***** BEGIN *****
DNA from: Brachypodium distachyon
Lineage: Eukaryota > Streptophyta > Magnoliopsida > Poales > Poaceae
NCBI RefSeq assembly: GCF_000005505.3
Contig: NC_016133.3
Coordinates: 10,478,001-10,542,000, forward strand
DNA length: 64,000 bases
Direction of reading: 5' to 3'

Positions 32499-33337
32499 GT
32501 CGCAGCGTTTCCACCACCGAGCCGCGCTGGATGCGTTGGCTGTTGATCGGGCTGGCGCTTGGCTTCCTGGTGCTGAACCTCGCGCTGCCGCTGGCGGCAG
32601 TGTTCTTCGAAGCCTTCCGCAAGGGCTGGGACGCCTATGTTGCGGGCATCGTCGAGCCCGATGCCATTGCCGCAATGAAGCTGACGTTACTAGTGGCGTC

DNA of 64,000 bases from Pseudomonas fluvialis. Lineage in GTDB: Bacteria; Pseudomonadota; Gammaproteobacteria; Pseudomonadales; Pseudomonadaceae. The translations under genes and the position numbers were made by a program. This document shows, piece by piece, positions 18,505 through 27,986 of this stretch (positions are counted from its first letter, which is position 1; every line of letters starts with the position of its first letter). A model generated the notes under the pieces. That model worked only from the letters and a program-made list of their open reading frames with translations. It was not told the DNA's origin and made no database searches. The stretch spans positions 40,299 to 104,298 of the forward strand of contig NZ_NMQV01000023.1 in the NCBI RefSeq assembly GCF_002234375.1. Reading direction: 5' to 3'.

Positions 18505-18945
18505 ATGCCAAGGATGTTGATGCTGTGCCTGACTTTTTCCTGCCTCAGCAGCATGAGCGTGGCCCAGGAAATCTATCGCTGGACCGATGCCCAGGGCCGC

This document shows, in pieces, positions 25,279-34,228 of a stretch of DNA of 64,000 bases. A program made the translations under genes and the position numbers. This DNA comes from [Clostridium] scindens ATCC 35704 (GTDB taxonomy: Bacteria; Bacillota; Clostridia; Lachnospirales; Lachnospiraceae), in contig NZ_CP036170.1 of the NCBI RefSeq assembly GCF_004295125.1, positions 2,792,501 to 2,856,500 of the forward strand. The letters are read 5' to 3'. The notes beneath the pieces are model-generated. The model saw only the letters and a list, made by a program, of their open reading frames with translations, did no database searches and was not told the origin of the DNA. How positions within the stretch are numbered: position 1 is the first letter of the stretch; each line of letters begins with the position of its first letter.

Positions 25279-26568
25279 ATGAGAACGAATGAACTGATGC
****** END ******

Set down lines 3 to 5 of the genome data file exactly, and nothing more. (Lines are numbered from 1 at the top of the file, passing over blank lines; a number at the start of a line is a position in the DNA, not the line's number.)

NCBI RefSeq assembly: GCF_000005505.3
Contig: NC_016133.3
Coordinates: 10,478,001-10,542,000, forward strand